Intelligent Waiver of Miranda Rights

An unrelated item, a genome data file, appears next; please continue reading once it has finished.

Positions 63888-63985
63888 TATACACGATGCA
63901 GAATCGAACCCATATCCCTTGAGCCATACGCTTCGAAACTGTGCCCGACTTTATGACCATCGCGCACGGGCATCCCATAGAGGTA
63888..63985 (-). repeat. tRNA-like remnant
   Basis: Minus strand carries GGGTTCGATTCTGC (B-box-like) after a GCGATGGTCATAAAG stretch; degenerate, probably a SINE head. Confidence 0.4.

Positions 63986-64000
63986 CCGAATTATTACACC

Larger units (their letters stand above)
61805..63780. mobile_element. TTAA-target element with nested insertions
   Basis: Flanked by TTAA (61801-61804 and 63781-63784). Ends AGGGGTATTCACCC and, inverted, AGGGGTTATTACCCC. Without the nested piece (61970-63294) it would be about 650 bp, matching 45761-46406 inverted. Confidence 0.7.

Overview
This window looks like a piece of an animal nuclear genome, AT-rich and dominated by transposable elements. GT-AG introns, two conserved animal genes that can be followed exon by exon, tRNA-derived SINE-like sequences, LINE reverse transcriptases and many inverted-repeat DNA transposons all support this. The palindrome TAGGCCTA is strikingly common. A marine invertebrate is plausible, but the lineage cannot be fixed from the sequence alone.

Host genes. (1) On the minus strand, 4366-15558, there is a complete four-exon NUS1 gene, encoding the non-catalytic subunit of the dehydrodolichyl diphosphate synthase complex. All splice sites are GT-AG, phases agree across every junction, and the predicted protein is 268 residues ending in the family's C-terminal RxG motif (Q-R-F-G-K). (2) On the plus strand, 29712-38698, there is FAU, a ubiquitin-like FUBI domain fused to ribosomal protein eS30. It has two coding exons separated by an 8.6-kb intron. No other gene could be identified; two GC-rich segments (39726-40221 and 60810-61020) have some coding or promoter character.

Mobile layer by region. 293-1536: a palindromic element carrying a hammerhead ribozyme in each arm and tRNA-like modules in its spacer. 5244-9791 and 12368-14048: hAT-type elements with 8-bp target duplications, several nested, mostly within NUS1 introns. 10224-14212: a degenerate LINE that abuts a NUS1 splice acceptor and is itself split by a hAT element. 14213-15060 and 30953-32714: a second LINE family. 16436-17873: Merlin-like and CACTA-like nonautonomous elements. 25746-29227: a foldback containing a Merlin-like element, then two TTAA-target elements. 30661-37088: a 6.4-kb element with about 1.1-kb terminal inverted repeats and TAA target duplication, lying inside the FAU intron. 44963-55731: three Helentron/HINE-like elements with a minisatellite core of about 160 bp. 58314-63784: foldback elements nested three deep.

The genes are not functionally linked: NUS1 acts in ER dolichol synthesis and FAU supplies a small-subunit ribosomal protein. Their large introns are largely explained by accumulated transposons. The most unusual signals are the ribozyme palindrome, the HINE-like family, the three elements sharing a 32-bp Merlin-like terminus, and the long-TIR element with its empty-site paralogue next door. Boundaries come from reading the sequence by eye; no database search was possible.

Whether a criminal defendant's confession is voluntary is a mixed question of fact and law and is reviewed de novo Commonwealth v. Shoiter, 2007 MP 20 P 6, 7 N. Mar. I. 488. Due process requirements exist to prevent fundamental unfairness in the use of evidence. Colorado v. Connelly, 479 U.S. 157, 167, 107 S. Ct. 515, 93 L. Ed. 2d 473 (1986) (citing Lisenba v. California, 314 U.S. 219, 236, 62 S. Ct. 280, 86 L. Ed. 166 (1941)). The Fifth Amendment of the United States Constitution ensures that defendants are protected against self-incrimination and the inherently coercive effects of custodial interrogations. U.S. Const, amend. V; see also NMI Const. Art. I 5. a defendant in a criminal case is deprived of due process when a conviction is founded, in whole or in part, upon an involuntary confession. Rogers v. Richmond, 365 U.S. 534, 540-41, 81 S. Ct. 735, 5 L. Ed. 2d 760 (1961). A motion to suppress evidence is used to remove involuntary confessions from consideration, as well as other evidence in a criminal trial that is secured coercively or in an otherwise illegal manner. Commonwealth v. Campbell, 4 N.M.I. 11, 14 n.1 (1993), aff'd, 42 F.3d 546 (9th Cir. 1994). In Miranda v. Arizona, the United States Supreme Court determined that statements stemming from a custodial interrogation are inadmissible unless the defendant is first apprised of his or her constitutional right to silence and assistance of counsel. 384 U.S. 436, 445, 86 S. Ct. 1602, 16 L. Ed. 2d 694 (1966). Defendants are in "custody" when they are formally arrested or otherwise deprived of their freedom of action in any significant way. Id.; see also Orozco v. Texas, 394 U.S. 324, 327, 89 S. Ct. 1095, 22 L. Ed. 2d 311 (1969). Additionally, "'interrogation' under Miranda refers not only to express questioning, but also any words or actions on the part of the police . . . that the police should know are reasonably likely to elicit an incriminating response from the suspect." Commonwealth v. Yan, 4 NMI 334, 338 (1996) (quoting Rhode Island v. Innis, 446 U.S. 291, 301, 100 S. Ct. 1682, 64 L. Ed. 2d 297 (1980)). The Commonwealth has the burden of establishing that a defendant "intelligently, knowingly, and voluntarily waived his or her procedural due process rights." Shoiter, 2007 MP 20 P 8, 7 N. Mar. I. 488. Thus, "where Miranda safeguards apply, the prosecution may not introduce evidence procured without the protection afforded by both proper warnings and a valid waiver of those warnings." Yan, 4 NMI at 334, 338 (citing Commonwealth v. Cabrera, 4 NMI 240, 253 (Atalig, J., dissenting)). In assessing whether a defendant validly waived his or her Miranda rights, "we examine the totality of the circumstances." Commonwealth v. Ramangmau, 4 NMI 227, 235 (1995). Relevant circumstances include "the characteristics of the defendant and the details of questioning by the government." Id. Additionally, we examine whether a defendant endured "physical threats of harm, deprivation of sleep or food, lengthy questioning, and psychological persuasion." Id. at 236. We also examine whether the "police knew that the respondent was unusually disoriented or upset at the time of [the] arrest." Yan, 4 NMI at 338 (quoting Innis, 446 U.S. at 303). Absent coercive police activity, a confession will not be considered involuntary. Cabrera, 4 NMI at 246 (1995).